Watermill Young Company - Twelfth Night
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Watermill Young Company - Twelfth Night

12th to 15th November 2014.

Review from the Newbury Weekly News.

Blown away

The Watermill's young company of actor/musicians pass the Shakespeare challenge with flying colours

The Watermill Young Company: Twelfth Night, at The Watermill, Bagnor, from Wednesday, November 12 to Friday, November 15

Youngsters performing Shakespeare - it can be fraught with difficulties. There is the poetic language, the complex characters and the difficulties of relating the story to a modern-day audience.

There was certainly no need to worry with the exuberant Watermill Young Company's production of Twelfth Night, astutely and inventively directed by Seamus Allen.

This talented group grasped Shakespeare's tale about love, mistaken identity, anarchy and absurd humour with gusto and professionalism in what is a highly-polished hilarious performance.

They followed in the tradition of The Watermill actor/musician concept with the cast playing instruments as well as acting. This was quite a challenge, but realised with relish, adding a new dimension to the play with some fine original songs.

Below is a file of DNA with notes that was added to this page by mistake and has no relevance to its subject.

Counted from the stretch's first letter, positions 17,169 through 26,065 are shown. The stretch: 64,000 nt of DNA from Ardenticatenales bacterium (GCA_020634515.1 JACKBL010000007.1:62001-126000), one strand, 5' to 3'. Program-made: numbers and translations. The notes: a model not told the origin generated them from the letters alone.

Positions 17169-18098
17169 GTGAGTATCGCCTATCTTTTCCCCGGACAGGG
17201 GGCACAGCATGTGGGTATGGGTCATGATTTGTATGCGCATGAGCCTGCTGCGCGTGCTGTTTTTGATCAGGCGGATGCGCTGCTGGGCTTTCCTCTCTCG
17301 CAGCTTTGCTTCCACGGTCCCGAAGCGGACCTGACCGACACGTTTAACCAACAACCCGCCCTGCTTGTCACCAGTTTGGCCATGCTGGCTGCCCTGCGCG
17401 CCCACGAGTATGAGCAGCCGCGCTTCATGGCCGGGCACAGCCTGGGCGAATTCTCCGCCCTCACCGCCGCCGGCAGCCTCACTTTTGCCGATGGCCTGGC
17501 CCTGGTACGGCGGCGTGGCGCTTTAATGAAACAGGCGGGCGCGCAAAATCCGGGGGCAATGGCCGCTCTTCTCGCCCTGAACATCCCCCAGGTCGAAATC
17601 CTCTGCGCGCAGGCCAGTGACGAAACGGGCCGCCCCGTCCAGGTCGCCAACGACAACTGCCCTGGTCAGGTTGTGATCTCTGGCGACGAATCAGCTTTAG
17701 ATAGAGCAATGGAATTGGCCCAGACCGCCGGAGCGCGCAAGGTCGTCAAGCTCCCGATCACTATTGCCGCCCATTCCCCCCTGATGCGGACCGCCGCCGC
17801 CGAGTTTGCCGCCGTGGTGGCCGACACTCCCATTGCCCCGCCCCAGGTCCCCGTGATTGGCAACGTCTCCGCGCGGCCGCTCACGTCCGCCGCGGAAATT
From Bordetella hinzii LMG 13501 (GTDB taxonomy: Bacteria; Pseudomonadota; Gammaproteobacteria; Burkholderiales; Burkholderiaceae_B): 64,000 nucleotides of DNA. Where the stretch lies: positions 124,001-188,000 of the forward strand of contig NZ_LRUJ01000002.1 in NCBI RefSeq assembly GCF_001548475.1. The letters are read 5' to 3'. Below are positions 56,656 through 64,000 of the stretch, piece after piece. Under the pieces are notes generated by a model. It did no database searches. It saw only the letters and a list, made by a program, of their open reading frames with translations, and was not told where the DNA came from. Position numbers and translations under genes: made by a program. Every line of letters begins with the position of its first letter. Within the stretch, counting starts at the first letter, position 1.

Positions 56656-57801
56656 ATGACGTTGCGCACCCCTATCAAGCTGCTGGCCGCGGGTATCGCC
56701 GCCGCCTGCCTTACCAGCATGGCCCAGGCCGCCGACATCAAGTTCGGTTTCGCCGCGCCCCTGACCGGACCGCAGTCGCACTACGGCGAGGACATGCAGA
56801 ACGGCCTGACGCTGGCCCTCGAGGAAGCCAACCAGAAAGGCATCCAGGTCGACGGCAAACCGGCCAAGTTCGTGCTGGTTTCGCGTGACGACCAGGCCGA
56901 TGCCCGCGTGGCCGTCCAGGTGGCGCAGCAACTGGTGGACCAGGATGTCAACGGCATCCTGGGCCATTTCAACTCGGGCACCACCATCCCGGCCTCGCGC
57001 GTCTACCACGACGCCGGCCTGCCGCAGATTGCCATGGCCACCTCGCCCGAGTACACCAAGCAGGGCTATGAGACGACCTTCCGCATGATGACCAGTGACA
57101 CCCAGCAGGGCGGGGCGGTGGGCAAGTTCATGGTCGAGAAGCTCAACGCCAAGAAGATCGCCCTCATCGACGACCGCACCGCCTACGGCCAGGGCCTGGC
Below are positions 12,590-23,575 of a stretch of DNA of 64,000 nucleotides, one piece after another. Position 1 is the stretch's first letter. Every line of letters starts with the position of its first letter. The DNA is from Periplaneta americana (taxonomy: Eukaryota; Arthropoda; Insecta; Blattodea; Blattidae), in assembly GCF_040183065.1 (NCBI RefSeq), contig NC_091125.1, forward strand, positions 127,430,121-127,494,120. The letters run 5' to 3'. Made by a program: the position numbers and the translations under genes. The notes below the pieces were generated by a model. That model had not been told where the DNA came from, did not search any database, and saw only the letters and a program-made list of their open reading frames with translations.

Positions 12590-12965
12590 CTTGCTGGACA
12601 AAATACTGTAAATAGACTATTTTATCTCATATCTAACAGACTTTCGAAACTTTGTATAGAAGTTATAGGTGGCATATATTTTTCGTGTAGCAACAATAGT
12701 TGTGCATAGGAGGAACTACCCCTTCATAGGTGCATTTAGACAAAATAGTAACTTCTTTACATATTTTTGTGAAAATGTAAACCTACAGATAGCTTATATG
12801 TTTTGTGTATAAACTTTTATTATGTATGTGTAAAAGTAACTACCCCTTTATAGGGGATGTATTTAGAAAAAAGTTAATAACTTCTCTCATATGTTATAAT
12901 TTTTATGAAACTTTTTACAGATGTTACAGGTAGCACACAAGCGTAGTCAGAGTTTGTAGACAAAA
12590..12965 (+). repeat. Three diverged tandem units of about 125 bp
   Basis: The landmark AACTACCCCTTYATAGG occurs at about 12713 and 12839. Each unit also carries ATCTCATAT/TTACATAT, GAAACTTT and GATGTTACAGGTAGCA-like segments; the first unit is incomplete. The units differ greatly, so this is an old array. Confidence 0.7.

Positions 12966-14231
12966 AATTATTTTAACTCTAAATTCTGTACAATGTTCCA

In a magical start to the play that sets the mood, a violent storm hits the boat that the twins Viola and Sebastian are travelling in and they are shipwrecked off the island of Illyria and separated (cue a paper boat being torn up - all great fun).

Chris Baker is outstanding as Feste, with white clown face and red cheeks, which reminded me of the Emcee in Cabaret He has incredible stage presence and wonderful facial expressions.

Viola, a beautifully-controlled performance by Amy Folland, is in love with Orsino, splendidly performed by Tom Fisher, who also played the piano.

The plot does get complicated because he thinks she’s a man called Cesario, although in reality Cesario is actually a woman in disguise. I loved the moustache.

Orsino is actually in love with Olivia, an impressive portrayal by Rebecca Chadder. This is problematic since she has fallen for his servant Cesario and to make matters worse Sebastian (Freddie Parkington) also has a crush on Olivia.

There are some wonderfully comic scenes between Andrew Aguecheek (Mario Jones) - in striped jacket and boater - who also loves Olivia, and Sir Toby Belch (Joseph Lukehurst), as they set out to trick the much-maligned and pompous Malvolio (William Barrett) into wearing yellow cross gartered stockings, in a hilarious scene where he expects to meet Olivia, who he thinks is in love with him.

Chaos prevails as this complex plot is slowly and hilariously unravelled and there is a happy ending.

There is excellent support from Steffan Padel, Catriona Suttie, Jade Wallin, Sam Steele-Childe, Emile Butter and Olivia Snell.

Toots Butcher's innovative set perfectly complements the play and is imaginatively-lit by Pete Maxey.

The company are to be warmly congratulated on this impressive performance and richly deserved the enthusiastic audience applause.

ROBIN STRAPP